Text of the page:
Three Reasons Why You Shouldn’t Use Pantone Colors for Touch-Up Paint

Posted by Jason Shaw on Jul 27, 2022 9:00:00 AM
Jason Shaw

MPC touch up paint blog

So your product got scratched, and you want to touch it up. It happens, we know.  Many businesses – especially manufacturers – will specify Pantone color codes for touch up. So when we tell customers, not to buy a Pantone color for touch-up paint, they’re confused. They think, "but the large reputable manufacturer told me the exact code?” 

But there are three big reasons why you shouldn’t use Pantone colors for touch-up paint. 

  1. Pantone colors are not exact.
    Pantone colors, especially not the PMS colors commonly used, are not EXACT codes. Pantone colors appear to be specific, however, they are not nearly specific enough for touch-up applications. The Master Spectral value for Pantone colors is precise, however, also theoretical. Colors need to be made from physical standards. The Pantone Matching System was designed to be used for ink standards, and color swatches across color books vary too much to be used as a touch-up standard. 
  2. Pantone doesn’t include sheen.
    When it comes to touch-up applications, the sheen is just as, if not more important than the color. Pantone color codes do not include any information about sheen. Here at MyPerfectColor, we offer 5 standard sheens ranging from flat to gloss, however, the chances of any of these matching your production finish are very low. 
  3. The selection method isn’t exact.
    Consider how the Pantone color code was selected. There are often three methods used to determine the color code: a Pantone color was specified for the product in the design process, someone picked the color by flipping through a color book and choosing the closest one, or someone used the web and digital color values to find the color. None of these methods are perfect and none are good enough for touch-up applications.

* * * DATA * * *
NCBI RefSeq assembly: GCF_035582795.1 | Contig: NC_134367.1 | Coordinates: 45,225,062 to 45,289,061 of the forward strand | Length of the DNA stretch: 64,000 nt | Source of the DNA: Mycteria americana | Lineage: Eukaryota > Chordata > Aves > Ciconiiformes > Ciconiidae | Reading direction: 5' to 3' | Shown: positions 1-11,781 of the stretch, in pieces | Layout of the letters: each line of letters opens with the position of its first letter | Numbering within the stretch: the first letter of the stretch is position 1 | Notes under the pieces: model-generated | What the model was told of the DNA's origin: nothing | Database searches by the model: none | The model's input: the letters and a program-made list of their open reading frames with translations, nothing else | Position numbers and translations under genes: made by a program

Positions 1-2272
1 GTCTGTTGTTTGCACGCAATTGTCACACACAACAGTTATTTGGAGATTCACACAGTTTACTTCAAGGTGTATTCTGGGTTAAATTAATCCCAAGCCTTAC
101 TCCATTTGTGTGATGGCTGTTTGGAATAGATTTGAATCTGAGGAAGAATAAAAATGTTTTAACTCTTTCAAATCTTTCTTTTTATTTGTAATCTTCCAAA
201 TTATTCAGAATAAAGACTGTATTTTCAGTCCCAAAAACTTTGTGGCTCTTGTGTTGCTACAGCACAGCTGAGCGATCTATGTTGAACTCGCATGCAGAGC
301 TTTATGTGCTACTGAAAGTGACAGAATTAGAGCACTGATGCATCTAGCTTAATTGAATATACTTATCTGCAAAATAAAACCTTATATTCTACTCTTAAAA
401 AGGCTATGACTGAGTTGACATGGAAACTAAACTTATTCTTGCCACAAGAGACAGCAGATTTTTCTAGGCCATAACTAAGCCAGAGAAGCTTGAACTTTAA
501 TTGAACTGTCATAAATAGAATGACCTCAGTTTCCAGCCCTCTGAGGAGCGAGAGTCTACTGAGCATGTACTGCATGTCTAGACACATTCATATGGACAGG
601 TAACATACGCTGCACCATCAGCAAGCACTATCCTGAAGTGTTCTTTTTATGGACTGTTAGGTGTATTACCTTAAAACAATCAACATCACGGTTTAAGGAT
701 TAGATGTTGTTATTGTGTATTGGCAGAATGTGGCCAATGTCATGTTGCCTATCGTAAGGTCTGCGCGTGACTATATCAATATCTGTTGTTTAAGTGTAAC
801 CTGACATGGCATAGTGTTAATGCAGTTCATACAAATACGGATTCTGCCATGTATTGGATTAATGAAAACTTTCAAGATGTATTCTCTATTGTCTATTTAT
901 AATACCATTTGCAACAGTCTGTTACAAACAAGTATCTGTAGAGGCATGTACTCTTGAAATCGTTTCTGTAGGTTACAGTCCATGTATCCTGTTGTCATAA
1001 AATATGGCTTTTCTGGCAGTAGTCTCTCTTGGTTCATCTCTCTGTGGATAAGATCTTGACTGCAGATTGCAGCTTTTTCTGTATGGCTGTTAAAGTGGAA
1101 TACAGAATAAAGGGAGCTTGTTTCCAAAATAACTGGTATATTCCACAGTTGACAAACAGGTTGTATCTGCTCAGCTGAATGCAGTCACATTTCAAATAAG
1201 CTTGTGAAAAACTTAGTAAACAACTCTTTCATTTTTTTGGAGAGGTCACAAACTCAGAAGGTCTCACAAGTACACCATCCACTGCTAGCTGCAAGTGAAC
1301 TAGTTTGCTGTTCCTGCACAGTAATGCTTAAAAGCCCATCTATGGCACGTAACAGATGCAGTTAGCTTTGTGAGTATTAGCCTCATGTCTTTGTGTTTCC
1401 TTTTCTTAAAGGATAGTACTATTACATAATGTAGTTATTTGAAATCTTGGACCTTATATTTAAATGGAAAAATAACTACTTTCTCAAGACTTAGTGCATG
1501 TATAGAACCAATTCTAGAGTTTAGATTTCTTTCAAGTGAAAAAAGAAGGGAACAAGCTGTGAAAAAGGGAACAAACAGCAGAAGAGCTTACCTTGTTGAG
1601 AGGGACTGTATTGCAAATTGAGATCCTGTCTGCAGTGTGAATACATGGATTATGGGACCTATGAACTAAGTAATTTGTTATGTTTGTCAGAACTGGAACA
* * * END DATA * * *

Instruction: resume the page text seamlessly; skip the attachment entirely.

Keep in mind that Pantone, due to its huge selection of bright colors, is the color standard for marketing, branding, and product development. Products are often specified as Pantone colors during the design process so it makes sense that manufacturers would tell customers to use a Pantone color code for touch up. However, Pantone colors are not only difficult to reproduce, but the Pantone color standards also vary as mentioned. As a result, the intended design of the product is usually not the same as the actual color of the finished product. It's probably close, but that's not good enough for touch-up paint.

Touch-up paint should be extremely precise. The tiniest difference can stand out like a sore thumb on a product. Pantone colors are reproduced in paint by matching to a color swatch in a Pantone book - not to any product. The only way to provide a true touch-up solution for your product is to precisely match the sheen and color of a production part or control standard. 

If you’re looking for a touch-up paint solution that’s spot on, check out our custom color matching service.

Topics: touch up paint

MyPerfectColor Blog

MyPerfectColor is the leading provider of custom color paints in the United States. We offer paint matched to more than 200,000 current and discontinued colors, including all of the color standards like Pantone and RAL.

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